Urbana Proposals - C++17 insight? - Concurrency

published at 25.10.2014 01:17 by Jens Weller

A short series to give you an overview over the Papers submitted in the latest mailing for the C++ Committee Meeting in Urbana-Champaign in Illinois. At the beginning of November the C++ Committee will have its 3rd Meeting this year. As C++14 is now finished, the focus is clearly on the upcoming C++17 standard.

Still, I think it is important to understand, that not all of these papers aim for C++17, nor is a single proposal able to directly become a part of the C++ standard. The model which will define C++17, is that certain groups of papers will form technical specifications, which then later get adopted into the next standard. So, if you want to know what to expect from C++17, look at the technical specifications to have an overview. I expect that C++17 will take shape by next year, and that in 2016 last corrections will be applied to be able to release in 2017 C++17.

Also, there is a wide set of opinions about the release cycle of C++, some think that C++16 would be better, some think that every 5 years releasing a new standard is about right. Currently it seems that releasing a major standard followed by a minor standard in 2-3 years periods is the favored model.

One thing has changed since I started this series in 2013: today the proposals get a lot more attention. With isocpp publishing most of them even before the mailing, and others have followed the idea of listing a best of or an overview on papers they like.

Like the last series, I'd like to group the papers after the corresponding subgroups, I'm not sure if I have time to list all papers, so some postings might only contain the highlights. I'll start with Concurrency. You might also want to watch what Michael Wong thinks about the upcoming concurrency features in C++.

C++ Papers for Concurrency & Parallelism

The concurrency subgroup deals with parallelism and concurrency issues in standardizing C++. Threading, futures, executors, mutexes and many other features belong into this group. Also at CppCon at the last panel, there has been a great explanation for what concurrency and parallelism is actually: Concurrency is Basketball, while parallelism is track. So, Parallelism is the art to do the same thing in many parallel ways, while concurrency is to have parallel processes depend and communicate with each other.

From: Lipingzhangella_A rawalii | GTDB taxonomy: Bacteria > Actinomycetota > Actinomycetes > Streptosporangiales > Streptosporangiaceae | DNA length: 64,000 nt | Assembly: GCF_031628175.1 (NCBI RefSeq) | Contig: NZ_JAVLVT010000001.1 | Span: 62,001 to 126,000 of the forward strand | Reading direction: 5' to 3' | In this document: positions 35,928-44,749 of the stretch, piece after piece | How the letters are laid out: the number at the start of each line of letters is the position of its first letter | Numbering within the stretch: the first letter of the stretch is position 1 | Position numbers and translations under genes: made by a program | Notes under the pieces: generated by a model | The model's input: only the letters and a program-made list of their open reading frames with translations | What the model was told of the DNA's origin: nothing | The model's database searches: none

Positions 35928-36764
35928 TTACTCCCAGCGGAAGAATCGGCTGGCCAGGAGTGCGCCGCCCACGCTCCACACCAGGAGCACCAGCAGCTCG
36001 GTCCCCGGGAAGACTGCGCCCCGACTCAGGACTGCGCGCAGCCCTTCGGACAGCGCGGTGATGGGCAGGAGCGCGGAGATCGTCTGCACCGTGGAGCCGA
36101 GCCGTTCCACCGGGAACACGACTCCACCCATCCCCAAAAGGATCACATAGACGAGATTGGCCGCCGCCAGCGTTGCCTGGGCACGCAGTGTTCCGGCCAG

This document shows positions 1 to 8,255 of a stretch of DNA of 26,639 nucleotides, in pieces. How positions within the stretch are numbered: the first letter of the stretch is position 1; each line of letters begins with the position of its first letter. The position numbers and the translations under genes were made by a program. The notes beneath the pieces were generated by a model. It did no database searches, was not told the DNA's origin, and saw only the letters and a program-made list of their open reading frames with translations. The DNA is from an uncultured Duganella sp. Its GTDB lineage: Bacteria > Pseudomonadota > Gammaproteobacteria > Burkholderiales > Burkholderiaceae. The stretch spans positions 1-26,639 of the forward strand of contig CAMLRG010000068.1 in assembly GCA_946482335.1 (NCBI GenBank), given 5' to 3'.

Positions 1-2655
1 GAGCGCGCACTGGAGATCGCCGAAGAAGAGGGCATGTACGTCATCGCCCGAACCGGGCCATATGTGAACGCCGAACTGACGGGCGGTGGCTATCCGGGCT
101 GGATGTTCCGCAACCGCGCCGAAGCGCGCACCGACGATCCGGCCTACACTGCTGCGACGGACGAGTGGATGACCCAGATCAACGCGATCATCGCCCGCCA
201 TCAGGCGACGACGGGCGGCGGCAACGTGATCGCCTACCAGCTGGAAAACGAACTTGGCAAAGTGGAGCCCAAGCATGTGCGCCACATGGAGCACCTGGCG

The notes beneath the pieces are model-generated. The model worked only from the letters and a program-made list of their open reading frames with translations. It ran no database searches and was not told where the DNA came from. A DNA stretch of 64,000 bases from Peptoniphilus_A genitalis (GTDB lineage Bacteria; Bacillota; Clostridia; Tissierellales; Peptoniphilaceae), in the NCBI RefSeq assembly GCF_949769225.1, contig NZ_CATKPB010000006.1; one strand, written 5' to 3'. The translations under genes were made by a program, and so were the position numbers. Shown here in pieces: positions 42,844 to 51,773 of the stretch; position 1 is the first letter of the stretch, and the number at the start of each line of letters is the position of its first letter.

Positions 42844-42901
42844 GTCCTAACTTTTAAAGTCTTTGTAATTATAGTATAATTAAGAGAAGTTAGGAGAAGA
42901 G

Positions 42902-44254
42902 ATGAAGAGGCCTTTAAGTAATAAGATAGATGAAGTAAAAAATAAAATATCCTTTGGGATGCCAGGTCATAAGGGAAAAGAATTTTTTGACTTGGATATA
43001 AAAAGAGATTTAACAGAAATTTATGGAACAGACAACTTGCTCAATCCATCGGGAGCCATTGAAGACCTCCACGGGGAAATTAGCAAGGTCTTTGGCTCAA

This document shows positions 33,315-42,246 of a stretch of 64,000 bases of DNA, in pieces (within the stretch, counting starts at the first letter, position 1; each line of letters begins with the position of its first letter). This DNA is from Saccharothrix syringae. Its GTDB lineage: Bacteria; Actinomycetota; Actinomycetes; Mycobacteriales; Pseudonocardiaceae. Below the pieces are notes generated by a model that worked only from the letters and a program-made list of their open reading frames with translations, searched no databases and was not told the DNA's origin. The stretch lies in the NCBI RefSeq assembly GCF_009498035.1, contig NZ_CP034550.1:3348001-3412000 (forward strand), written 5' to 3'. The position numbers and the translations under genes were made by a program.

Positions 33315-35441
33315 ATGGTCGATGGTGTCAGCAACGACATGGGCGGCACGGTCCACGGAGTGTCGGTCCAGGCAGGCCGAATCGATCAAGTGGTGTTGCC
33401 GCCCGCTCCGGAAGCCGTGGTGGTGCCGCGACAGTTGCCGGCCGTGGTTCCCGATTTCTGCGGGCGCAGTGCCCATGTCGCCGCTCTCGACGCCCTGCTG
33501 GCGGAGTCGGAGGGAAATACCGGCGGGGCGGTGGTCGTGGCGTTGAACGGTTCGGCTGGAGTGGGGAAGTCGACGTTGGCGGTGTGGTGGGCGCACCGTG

N4123 - Improvements to the Concurrency Technical Specification

This is the update to the current TS for Concurrency. The implementation of this TS is found under the namespace std::experimental::concurrency_v1. A technical specification is very detailed in the features of a certain field, so this document contains the code of the headers for concurrency and the corresponding definitions. Currently that is the header <future>, which will contain a lot more functionality in C++17, such as:

N4130 - Pad Thy Atomics

This paper is obviously about atomics. C++11 has brought atomics to the standard, this paper discusses the current issues with atomics, and tries to find a solution for some of them. The current issues include things like:

The first point is about non trivial default constructors and atomic: the standard also requires them to have an "uninitialized state", so that in the current implementation the default constructor is never called to achieve this. This was put into the standard to achieve compatibility with C. The second point addresses atomic_compare_exchange, and how to define that two compared structs are equal, part of this problem are possible padding bits added to a struct. The last point states that the committee wants to keep compatibility with C for atomics.

N4134 - Resumable Functions v.2

This is an update on Resumable Functions, a planned language feature for maybe C++17. Resumable functions need to build up on a lot of things, which are yet not in the standard, this paper discusses mostly a possible backend for resumable functions. So, this paper tries to answer the question, how to implement a driver for resumable functions.

The paper also contains the implementation expierence from Microsoft, which already has a working extension for resumable functions. The paper proposes the await and yield keywords/operators and an await-for. The authors define a resumable function as:

A function or a lambda is called resumable function or resumable lambda if a body of the function or lambda contains at least one suspend/resume point. Suspend/resume points are expressions with one or more await operators, yield statements or await-for statements. From this point on, we will use the term resumable function to refer to either resumable lambda or resumable function.

So, resumable functions are now also extending to lambdas, the paper has a lot of details about the needed mechanics for getting resumable functions right. I hope that this feature gets into C++17, but its going to be really difficult, as its needs to build up on other proposals, which are yet not in the C++ standard.